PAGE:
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Chord inversions


EddiePlaysBass

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I have a practical question regarding chord inversions: what is a good / advisable way of studying them?

 

I mean, I guess the idea for a maj7 chord would be to play arpeggio's like this:

 

1 3 5 7

3 5 7 1 (1st inversion?)

5 7 3 1 (2nd inversion?)

 

Is there also such a thing as a 3rd inversion (starting on the 7th note) or is it not considered as such?

 

Do you keep the "box" shape and always play the root as the lowest note or do you systematically move the root (and third) up an octave?

 

Also, when playing through the circle of fifths (or fourths, if you will), do you take one pattern and play it through the circle or do you play 'em all and then move through the circle like this?

"I'm a work in progress." Micky Barnes

 

The Ross Brown Shirt World Tour

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I found on the internets pointers to the series on triads and inversions that John Goldsby made recently on Bass Player.

You will find practice material there

 

http://www.bassplayer.com/article/Triad-Architecture/4808

http://www.bassplayer.com/article/Triad-Architecture-Part-2/4888

http://www.bassplayer.com/article/Triad-Architecture-Passion-Dance/4927

 

 

-- Michele Costabile (http://proxybar.net)
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Thanks Michele for linking to those articles.

 

Eddie: Yes, it would also be good to finish your series of chord inversions with the 7135 inversion, since you're doing them all.

 

Regarding playing through patterns (or arpeggios) in all 12 keys, I would recommend taking one inversion and moving that through the circle. Then the next inversion.

 

The articles that Michele linked to deal with thinking of 7th chords, or other more complicated structures, as two triads in a pair. You might find that useful.

www.goldsby.de
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You might find that useful.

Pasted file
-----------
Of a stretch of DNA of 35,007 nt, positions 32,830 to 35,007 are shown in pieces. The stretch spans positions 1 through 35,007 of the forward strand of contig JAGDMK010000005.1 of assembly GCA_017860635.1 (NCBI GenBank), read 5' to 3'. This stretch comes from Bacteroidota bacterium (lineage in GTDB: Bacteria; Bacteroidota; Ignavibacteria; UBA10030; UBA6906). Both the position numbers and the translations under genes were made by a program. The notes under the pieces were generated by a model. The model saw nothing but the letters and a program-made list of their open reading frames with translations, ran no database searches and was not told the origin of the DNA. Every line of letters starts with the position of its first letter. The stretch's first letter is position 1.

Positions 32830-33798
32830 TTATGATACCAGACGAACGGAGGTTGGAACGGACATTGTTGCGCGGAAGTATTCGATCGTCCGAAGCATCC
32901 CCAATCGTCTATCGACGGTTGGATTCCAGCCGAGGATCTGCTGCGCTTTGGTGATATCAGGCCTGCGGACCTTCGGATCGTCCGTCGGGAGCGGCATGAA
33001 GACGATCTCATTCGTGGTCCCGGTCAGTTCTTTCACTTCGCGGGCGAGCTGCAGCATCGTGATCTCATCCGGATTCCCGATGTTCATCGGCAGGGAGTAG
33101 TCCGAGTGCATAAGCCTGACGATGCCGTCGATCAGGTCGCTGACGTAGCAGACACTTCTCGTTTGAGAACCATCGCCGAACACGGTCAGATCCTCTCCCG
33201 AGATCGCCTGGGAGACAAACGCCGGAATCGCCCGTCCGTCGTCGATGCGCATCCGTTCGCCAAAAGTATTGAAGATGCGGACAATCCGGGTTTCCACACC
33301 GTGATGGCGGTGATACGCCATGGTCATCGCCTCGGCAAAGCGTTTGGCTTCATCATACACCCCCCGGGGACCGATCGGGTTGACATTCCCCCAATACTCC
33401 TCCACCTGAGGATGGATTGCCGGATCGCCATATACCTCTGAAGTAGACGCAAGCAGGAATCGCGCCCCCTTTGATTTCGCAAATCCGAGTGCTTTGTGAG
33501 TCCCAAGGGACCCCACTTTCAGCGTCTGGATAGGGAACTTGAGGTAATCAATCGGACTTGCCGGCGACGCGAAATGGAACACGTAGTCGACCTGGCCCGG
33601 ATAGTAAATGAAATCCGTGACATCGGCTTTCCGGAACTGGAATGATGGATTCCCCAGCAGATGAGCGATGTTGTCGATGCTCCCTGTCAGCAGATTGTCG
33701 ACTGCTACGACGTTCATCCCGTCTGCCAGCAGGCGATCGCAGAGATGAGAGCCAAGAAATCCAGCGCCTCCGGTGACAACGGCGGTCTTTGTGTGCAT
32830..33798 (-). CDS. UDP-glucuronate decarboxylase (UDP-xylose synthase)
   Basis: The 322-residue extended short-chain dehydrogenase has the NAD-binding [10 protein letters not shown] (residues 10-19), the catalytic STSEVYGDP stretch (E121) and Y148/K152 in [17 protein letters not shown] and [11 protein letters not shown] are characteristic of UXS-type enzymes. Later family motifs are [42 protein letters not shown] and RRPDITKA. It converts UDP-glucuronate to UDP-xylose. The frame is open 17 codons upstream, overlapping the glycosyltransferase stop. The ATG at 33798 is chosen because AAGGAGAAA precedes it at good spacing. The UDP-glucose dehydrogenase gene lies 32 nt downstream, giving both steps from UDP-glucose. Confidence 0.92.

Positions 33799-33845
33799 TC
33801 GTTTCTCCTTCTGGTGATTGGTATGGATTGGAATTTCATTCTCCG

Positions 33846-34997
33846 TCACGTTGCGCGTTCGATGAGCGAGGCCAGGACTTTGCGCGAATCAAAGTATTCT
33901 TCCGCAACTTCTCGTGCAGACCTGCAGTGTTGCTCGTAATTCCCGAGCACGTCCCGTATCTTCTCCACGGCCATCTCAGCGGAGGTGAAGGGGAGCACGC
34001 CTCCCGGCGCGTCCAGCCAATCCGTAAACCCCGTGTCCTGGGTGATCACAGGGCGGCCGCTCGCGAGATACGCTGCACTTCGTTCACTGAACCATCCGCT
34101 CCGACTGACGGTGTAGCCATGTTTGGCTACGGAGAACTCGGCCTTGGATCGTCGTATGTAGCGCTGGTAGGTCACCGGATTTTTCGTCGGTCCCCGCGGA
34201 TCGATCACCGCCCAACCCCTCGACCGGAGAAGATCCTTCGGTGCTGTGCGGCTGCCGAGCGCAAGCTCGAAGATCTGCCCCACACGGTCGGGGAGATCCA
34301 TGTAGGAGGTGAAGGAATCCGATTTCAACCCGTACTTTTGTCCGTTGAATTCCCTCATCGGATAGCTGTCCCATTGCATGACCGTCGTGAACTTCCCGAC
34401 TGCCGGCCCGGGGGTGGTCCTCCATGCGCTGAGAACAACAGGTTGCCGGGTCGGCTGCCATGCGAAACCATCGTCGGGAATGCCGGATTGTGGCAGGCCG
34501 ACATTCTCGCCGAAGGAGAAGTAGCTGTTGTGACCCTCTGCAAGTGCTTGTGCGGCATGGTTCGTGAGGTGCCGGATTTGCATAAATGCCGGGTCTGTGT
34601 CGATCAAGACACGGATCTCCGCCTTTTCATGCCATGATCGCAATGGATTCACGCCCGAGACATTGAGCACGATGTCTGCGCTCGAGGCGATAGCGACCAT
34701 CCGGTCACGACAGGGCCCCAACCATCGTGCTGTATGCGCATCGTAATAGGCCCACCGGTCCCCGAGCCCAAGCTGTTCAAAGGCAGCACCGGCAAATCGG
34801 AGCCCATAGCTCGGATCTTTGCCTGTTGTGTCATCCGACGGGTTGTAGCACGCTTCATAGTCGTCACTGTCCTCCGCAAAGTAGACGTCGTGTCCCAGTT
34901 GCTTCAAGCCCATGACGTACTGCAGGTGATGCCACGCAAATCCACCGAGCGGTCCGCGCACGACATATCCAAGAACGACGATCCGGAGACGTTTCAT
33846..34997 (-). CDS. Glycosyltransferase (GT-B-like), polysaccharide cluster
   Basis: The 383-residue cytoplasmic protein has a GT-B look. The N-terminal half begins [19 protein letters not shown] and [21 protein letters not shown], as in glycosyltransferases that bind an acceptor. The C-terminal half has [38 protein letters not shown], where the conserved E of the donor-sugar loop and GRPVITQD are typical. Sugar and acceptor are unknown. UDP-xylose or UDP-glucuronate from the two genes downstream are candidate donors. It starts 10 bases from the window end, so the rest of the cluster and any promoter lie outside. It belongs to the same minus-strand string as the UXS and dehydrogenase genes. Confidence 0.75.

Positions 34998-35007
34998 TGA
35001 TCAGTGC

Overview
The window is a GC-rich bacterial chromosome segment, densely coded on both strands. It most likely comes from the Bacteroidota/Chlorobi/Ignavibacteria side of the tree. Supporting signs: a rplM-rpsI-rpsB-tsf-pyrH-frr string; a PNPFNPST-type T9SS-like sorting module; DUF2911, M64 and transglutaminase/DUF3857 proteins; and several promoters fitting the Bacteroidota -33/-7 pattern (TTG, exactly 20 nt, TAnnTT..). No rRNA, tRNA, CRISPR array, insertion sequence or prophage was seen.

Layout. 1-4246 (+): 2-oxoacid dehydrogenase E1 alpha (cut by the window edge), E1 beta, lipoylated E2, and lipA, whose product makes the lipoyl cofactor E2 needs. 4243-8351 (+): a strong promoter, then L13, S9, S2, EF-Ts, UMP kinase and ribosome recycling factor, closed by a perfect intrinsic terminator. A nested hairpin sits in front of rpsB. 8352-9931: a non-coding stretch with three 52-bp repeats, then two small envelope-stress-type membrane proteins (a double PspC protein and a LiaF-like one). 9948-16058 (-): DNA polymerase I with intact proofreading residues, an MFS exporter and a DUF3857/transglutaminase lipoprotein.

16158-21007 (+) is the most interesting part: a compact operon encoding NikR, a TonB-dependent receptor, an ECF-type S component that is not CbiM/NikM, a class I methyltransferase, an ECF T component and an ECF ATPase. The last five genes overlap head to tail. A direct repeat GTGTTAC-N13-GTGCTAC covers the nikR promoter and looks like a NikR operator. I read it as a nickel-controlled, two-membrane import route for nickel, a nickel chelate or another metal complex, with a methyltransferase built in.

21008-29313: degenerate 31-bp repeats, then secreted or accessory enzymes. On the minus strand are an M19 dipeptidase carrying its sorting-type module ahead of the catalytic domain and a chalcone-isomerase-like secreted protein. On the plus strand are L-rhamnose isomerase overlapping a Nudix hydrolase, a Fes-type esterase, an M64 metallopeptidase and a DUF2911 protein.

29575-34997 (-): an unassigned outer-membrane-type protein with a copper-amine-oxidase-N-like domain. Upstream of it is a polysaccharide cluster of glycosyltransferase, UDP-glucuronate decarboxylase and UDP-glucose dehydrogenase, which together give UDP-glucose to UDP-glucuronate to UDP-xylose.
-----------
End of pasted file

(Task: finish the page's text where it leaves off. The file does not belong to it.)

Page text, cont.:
I remember, when those articles were published, thinking "this will be useful" but then the magazines ended up in my closet :)

 

Thanks for chipping in, John! Much appreciated, and oh I have dug up said issues and will work through the first installment today. I have a tendency to want to run before I can walk so I will (need to) tell myself to take it easy :)

"I'm a work in progress." Micky Barnes

 

The Ross Brown Shirt World Tour

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There's a nice exercise where you move arpeggios around the cycle or chord changes using quarter notes. When you finish one bar you take the nearest chord tone of the next arpeggio (whether root, 3rd, 5th or 7th and start the second chord with that inversion, whatever's nearest. I think I got this one from John...great prep for walking bass - take it slow.

 

Another exercise I got from Ed Lucie was to take a tune and solo but limit my solo to triads or chord tones. I got a lot from that.

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They're only triads . . . nothing hard :)

 

See now, I have very little technical baggage and while I know where the notes are on the neck, I am going through the cycle of 5ths (and 4ths :grin: ) naming each note in each triad, which is taking me surprisingly longer than I would care to admit. But following Stuart Clayton's approach regarding content over pattern, I feel this will be a lot more useful an exercise than if I were to just play the patterns through the circle's changes.

 

So for me, this is kind of step 1. And step 1 is always the hardest one to take.

"I'm a work in progress." Micky Barnes

 

The Ross Brown Shirt World Tour

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They're only triads . . . nothing hard :)

I am going through the cycle of 5ths (and 4ths :grin: ) naming each note in each triad, ...

 

So for me, this is kind of step 1. And step 1 is always the hardest one to take.

 

You are going about things perfectly. It's a good idea to master simple things, but really master them. Once you get your "step one" down cold, then you'll notice how you are never lost anywhere on the neck. Very useful!

www.goldsby.de
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